The most extreme example of those who place individual liberties tantamount to the society as a whole are those who commit crimes. The thief believes that his/her needs are superior to the needs of all others thereby justifying their right to take what they need. Indeed, if we follow the argument of the superiority of individual rights to its logical conclusion, then those who commit criminal acts are merely choosing to place their individual needs above the needs of the whole. Under this logic, our prisons are populated by true libertarians.


However, in a society, we all agree to subvert our individual liberties to the benefit of the function of the whole. To not do so results in anarchy and a society in which no one has any security. Whatever property that I may have secured would constantly be at risk of being taken by someone who had the strength to do so in a world governed by the supreme right of the individual. Instead, we have laws, enforcers, and systems of punishment to maintain order so that property rights, mine and yours, are not subject to the arbitrary will of might makes right. Which brings me to the final element of the social contract, governments are not instituted to protect the rights of the strong but rather to ensure that even the weak have protections. Otherwise, in the words of Hobbes,we would be in a constant state of war, and man would be a solitary being living an existence that is nasty, brutish and short.


P.S. A good friend, Mark Olmsted, writes for the Huffington Post. In his most recent piece, People and Property: What Rand Really Wants, he presents an astute assessment of Rand Paul's disturbing views which suggest that civil rights should be optional. Check it out.

4 comments:

krissy knox said...

Wow, Sheria, Rand Paul said business owners should be allowed to refuse goods or services to black people? That's plain insane and cruel, with no basis, as I don't even need to state. Of course, I'm sure the average Tea Party Movementer doesn't agree with Rand Paul. Not that that doesn't make Paul's statement hurt any less. I am going to do what I can to make sure he doesn't get support in the election, as he is violently hurting a group of people... Thanks for letting us know.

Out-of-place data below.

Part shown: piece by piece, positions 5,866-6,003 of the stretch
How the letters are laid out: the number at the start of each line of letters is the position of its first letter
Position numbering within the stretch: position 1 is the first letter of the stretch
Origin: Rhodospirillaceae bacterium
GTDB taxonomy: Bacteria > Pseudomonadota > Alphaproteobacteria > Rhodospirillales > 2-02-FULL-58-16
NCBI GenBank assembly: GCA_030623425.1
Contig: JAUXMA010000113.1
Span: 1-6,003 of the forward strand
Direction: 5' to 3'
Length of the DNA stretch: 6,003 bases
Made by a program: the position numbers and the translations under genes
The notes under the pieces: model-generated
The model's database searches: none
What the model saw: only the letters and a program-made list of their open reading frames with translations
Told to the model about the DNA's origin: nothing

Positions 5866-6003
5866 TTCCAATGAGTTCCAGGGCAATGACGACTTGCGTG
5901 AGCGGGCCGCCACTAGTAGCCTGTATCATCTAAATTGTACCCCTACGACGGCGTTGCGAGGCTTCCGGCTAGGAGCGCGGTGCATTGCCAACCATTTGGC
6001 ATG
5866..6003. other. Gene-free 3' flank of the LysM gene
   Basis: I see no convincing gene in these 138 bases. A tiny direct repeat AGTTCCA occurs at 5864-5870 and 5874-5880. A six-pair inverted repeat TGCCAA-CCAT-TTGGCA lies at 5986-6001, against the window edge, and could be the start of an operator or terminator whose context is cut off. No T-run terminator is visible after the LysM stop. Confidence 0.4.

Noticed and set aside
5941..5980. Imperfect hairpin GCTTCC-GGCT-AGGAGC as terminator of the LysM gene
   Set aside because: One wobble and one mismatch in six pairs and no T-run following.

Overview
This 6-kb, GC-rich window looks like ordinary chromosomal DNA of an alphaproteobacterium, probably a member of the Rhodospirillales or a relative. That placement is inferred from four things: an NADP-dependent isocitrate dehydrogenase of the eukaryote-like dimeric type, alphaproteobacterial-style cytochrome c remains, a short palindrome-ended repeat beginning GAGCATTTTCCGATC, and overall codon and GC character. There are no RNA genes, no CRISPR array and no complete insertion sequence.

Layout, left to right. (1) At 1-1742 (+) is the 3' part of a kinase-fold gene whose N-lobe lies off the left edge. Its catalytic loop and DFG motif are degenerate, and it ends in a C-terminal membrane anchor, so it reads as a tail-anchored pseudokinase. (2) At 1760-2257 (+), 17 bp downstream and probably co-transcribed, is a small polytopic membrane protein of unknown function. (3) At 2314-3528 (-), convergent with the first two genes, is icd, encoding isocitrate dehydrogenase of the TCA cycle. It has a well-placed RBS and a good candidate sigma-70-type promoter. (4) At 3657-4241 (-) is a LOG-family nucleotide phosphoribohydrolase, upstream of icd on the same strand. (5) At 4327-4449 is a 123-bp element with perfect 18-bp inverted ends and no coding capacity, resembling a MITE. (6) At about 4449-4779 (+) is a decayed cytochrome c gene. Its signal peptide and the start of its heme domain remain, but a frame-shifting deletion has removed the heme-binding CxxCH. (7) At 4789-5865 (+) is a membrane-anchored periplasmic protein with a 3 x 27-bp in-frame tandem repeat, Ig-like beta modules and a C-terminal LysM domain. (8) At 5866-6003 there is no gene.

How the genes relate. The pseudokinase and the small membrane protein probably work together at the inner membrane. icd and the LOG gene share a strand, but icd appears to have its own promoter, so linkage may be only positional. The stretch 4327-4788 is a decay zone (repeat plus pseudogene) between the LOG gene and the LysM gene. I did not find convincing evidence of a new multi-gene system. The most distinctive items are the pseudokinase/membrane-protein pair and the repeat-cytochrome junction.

krissy knox :)
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Nance said...

It's diverting to watch the GOP do double back flips to manage Paul's statements...but it's dangerous fun. We have so much--so very much--to worry about these days; it angers me deeply to see racists, fools, subversives, and anarchists bleed off our energy and scatter our focus. The Civil Rights Act is the law of the land and does not require Mr. Paul's interpretation.

And his announcement that his name has nothing to do with Ayn Rand, whose personal history speaks volumes louder than her novels, was a masterpiece of disingenuousness and shallow staging (I know you'll believe me if I wear my scrubs!)

Bucko (a.k.a., Ken) said...

Why do we make things complex, sigh... If you go into a bar, there is often a sign that says we refuse the right to refuse service to anyone - and that is right as long as it is not DISCRIMATORY. That is the law! No interpretation required.

Suzan said...

You and me both, sister!

And I still remember going over to drink at the "Colored" water fountain in Rosenblum Levy's in Rocky Mount, and having a store manager quickly intercept me, warning about the "germs" that would be there for my delicate (white) lips (but I'm paraphrasing, of course).

I also remember telling him that that was crazy because we were all "just people."

And that all men were created equal.

In the 50's.

Whenever my family shopped there again, we were accorded a certain deference (or at least that's how I defined the new attitude).

Love love love your blog.

May I blogroll you?

S

I grew up in the era of Jim Crow when segregation was the norm. White Only and No Colored Allowed signs were as common as traffic signs. All businesses were legally allowed to discriminate, to deny goods and/or services based on the color of the consumer's skin.

P.S. Found you at SWASH Zone!